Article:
But it still requires significant salesmanship: Getting top-notch players to commit to a league which severely hampers their international aspirations is a hard sell (The NASL had capped players from 27 countries heading into the 2016 season).

[ MORE: LAFC 0-0 Portland ]

So, too, is convincing deep-pocketed investors that they are capable of slaying, or at least denting, a big machine which has grown in a dramatic way in the last two decades. If a guy like Commisso, who has since went deep into discussions for a takeover of AC-freaking-Milan, sees the value and necessity of USSF sanctioning, lawsuits or not, certainly most would have the same questions.

Are there enough of the renegade rich to self-sustain a league outside of the MLS-USL set-up, and even get to sanctioning? Probably, as evidenced by Commisso’s belief that he’d be able to go from multi-club ownership of a D-1 NASL to 10 owners within a decade.

And there’s no denying the allure of safety for new markets. NISA founder Peter Wilt left his nascent D-3 league to helm USL soccer in Madison, and it’s easy to envision his safer new venture an almost automatic success.

So would that same group of risk takers be willing to do it outside of USSF sanctioning, without name players?

That’s where DCFC’s status as an outlier might really come into play. For everyone tooting the proverbial horn of MLS’ rapid and impressive evolution in quality — academies and foreign recruitment alike have made the league very entertaining — there’s no doubt that players with the name quality of Wayne Rooney, Zlatan Ibrahimovic, or Carlos Vela still puts butts in seats.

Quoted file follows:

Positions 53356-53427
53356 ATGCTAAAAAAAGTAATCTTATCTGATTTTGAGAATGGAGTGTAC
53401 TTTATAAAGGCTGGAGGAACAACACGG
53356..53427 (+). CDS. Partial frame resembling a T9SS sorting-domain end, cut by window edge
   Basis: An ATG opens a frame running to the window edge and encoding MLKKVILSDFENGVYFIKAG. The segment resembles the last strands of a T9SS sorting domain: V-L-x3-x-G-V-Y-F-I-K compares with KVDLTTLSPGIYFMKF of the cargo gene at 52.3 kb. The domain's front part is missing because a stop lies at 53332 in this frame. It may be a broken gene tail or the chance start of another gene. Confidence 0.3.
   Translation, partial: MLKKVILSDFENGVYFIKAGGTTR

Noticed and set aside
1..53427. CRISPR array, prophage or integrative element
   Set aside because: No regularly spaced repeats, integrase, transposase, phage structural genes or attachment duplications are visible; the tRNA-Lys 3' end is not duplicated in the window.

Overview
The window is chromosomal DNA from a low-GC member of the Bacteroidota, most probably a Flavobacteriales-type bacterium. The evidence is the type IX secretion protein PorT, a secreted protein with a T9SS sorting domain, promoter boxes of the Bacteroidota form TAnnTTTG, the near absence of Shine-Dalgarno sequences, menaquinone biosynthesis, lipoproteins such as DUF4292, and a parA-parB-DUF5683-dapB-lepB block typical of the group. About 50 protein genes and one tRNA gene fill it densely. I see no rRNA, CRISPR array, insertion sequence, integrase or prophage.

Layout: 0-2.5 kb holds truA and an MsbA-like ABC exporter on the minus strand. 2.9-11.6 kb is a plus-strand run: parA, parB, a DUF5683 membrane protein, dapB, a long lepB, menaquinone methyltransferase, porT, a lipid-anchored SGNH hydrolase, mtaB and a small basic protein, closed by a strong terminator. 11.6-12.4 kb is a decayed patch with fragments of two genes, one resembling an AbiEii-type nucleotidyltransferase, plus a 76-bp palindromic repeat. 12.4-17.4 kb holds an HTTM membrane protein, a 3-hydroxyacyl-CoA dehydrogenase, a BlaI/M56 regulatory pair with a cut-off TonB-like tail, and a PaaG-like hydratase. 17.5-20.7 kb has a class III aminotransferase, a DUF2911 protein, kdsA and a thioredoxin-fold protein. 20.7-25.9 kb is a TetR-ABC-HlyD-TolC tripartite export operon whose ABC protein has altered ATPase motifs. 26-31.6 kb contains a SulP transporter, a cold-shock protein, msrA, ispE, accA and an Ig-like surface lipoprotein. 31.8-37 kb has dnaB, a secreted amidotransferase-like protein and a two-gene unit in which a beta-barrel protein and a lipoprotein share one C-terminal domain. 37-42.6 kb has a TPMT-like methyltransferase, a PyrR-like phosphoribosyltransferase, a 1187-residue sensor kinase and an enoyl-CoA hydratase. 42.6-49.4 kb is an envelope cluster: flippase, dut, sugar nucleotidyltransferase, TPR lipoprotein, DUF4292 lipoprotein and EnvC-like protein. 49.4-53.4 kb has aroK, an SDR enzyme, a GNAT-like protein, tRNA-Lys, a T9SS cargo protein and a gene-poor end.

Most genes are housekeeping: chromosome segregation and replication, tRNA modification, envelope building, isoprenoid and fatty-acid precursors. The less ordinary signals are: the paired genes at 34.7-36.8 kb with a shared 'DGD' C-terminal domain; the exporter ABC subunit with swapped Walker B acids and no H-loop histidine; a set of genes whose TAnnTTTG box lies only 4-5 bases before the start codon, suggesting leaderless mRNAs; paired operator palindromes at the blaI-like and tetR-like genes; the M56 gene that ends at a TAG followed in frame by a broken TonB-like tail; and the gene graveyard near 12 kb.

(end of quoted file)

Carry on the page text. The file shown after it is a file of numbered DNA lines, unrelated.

Consider this: For all its growth, MLS’ top performing players remain almost overwhelmingly foreign-developed. Using an advanced rating site like WhoScored, the Top 20 finds only two players with any sort of U.S. or Canadian development in their lockers (and that’s being gracious with Kei Kamara, who came to U.S. for college at the age of 20).

You get to No. 23 before another U.S. developed player, Sean Davis, hits the list. It only gets to seven by No. 40 if you allow foreign-born players who largely grew their games in college soccer (including Mark-Anthony Kaye from TFC’s Academy and York University in Ontario).

Suffice it to say, there’s plenty of quality American and foreign talent which would benefit from more jobs.

As DCFC CEO Sean Mann says in The Detroit News piece: “It was frustrating: Why are there so many obstacles? We’re not zealots. We’re not crusaders to reform American soccer. We just want to play at a higher level. We want to naturally grow. And U.S. soccer doesn’t allow that.”

This nation is gigantic, and there are few fans out there who genuinely believe MLS will stop expanding any time soon. In fact, it’s a safe bet that the long play is to one day announce a knockoff of promotion and relegation within the confines of the Major League Soccer umbrella.

The question isn’t who’s right and who’s wrong. Let’s face it: the answers seem likely to fall along the lines of one’s political alliances. Those who fear the risks of the new and unusual will worry about short-circuiting the current path, while the other side will beg to give ideals and theories a chance at practice in the name of something better.

But something does have to change. Soon, more and more major success stories are going to be held short of their goals because of the current structure. Whether that’s Detroit City or Chattanooga seeking a next level and not finding it, or the Sacramento Republic not getting its shot at MLS, or a fan base and market like Columbus getting waylaid by a slimy contract and inaction from on high, they will keep coming into your news feed.

chattanoogafc.com

And if we keep making the mistake of letting these conversations regress to simple “pro-rel” banter, then we’re all going to lose. And it’s going to take a bunch of risk takers who put aside their egos to find common ground.

Here’s a quick way to put the American soccer landscape in perspective: Look at a map. As this sport continues to grow, and the country’s young players are coached and encouraged by generations of fans who were coached and encouraged by fans themselves, the markets for summer sporting entertainment will continue to explode in the United States (with only baseball to compete with them thanks to the given calendar implemented by the USSF).